Sitting on the uneven floor of his small white tent in a displacement camp in northeastern Syria, Nasser Ali Mousa can find only one way to describe what his family went through in Raqqa during years of ISIL occupation and in the fierce battle to dislodge the group from the city.
“It was hell,” he says.
He looks at his grandson, Ra’ad, playing with a cherub-faced friend from the tent next-door. Ra’ad is wearing thick grey pants and a batman sweater.
“The children saw corpses and destruction and experienced hunger and disease,” he continues. “It was very hard.”
Because of the conflict, it took Nasser and his family one month to reach this camp on a rocky desert plain in Ain Issa, about 50 kilometres north of Raqqa.
Nasser and his family are among the 2.6 million Syrians who fled their homes for safer parts of the country last year. That’s about 7,700 displacements per day — one of the highest rates in the world. In total, after almost seven years of conflict, more than 6.1 million people are uprooted inside the country.
Much of the displacement in 2017 occurred in northeastern Syria as a result of anti-ISIL offensives in Raqqa and Deir al-Zor. Hastily constructed camps filled up quickly.
As vulnerable families move around northeastern Syria, the World Health Organization (WHO) is moving with them, providing support in a variety of settings, including health centres in host communities, mobile medical teams and targeted vaccination campaigns. In camps like Ain Issa, WHO supports partner organizations to run both stationary and mobile health teams.
Just outside of Nasser’s tent, a group of children jump in a circle of happy chaos in front of a health centre in a sturdy tent enveloped in blue tarp.
Omar Issa, a coordinator with the WHO partner al-Mawada Charity Society that runs the clinic, explains that staff organize games and activities to provide mental health support for the children, while their parents visit the health centre.
Camp residents need a great deal of health support. The harsh winter months are especially difficult for children. Doctors commonly treat cases of leishmaniasis, scabies and measles. Those who fled from Raqqa and elsewhere had limited access to basic health services for years.
“The national hospital in Raqqa was taken over by ISIL,” Nasser explains. “People tried to avoid it. If you went, you had to pay. So we went to private doctors, but there were so few, and they lacked supplies.”
“One of the worst things was the situation for women giving birth,” he continues. “ISIL did not allow male doctors to help them — two doctors were beaten in front of all of the hospital staff for trying to help a woman give birth. So there was nobody with the proper training to do C-sections to help them. Many women died because of that.”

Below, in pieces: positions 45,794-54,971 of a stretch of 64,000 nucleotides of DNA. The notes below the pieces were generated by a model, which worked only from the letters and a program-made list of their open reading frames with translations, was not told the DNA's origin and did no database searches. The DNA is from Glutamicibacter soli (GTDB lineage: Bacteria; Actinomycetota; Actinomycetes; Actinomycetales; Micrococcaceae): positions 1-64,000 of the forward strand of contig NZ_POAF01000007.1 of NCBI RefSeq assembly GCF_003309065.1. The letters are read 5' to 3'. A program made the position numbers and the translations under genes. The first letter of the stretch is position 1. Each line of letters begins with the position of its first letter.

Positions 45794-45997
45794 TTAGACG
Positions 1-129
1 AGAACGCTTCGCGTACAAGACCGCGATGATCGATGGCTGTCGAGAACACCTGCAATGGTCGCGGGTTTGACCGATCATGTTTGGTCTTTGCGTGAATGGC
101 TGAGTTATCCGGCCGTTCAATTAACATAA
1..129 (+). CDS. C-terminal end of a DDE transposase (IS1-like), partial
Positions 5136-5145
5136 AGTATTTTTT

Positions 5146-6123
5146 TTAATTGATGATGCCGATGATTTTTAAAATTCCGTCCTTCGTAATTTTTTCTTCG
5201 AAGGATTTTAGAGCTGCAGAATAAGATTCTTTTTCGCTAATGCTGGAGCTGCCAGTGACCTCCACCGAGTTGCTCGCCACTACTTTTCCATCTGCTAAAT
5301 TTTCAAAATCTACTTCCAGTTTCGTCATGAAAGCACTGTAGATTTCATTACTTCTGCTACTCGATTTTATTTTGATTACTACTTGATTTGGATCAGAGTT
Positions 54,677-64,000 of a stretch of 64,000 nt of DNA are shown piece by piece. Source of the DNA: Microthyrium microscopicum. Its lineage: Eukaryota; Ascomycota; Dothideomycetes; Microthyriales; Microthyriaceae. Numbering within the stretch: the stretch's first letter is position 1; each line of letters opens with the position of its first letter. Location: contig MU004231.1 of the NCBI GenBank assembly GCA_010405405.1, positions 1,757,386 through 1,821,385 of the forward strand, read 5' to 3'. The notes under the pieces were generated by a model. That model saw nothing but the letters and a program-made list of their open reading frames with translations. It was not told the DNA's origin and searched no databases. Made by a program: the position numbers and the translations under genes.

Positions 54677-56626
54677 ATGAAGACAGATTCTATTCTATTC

In another part of the sprawling camp, an al-Mawada health team run a ‘mobile clinic’ in a tent that changes locations every few days in order to reach as many people as possible. Families chat with each other as they wait in line.
Many of the health workers are themselves displaced from different parts of the country; in the al-Mawada mobile tent, they are from Aleppo, Raqqa and Deir al-Zor.
Houriyah, a nurse who fled Aleppo and currently lives in the camp, says it is very important to provide health services here.
“I relate to these vulnerable people,” she said. “Because I am in the same situation.”
In partnership with donors like the United Kingdom’s Department for International Development (DFID) and the Government of Norway, WHO supports NGOs to provide health assistance in seven camps in Raqqa and Hassakah governorates.
In the last three months of 2017, 13 partners provided more than 216,000 medical consultations in camps, informal settlements and host communities across northeastern Syria. WHO also supported the referral of more than 4,800 complex cases, including pregnant women and patients with cardiac diseases and kidney failure, to hospitals in Hassakah governorate for specialized care. To help prevent the spread of leishmaniasis, a skin disease caused by sandflies, WHO supports pesticide spraying campaigns in camps.
Back in his tent next to the health centre on the other side of the camp, Nasser says he’d like to go back to Raqqa, but the city is littered with unexploded remnants of war and improvised explosive devices (IEDs). Hundreds of people who’ve gone back have been killed or badly injured because of booby traps.
For now, he is relieved that at least his family has access to basic health services in the camp. When his son was sick, he took him to the al-Mawada health centre, which provided medication that helped him recover.
“The staff are welcoming and active and helpful for all people in the camp,” he explains.
“They make us feel like someone cares.”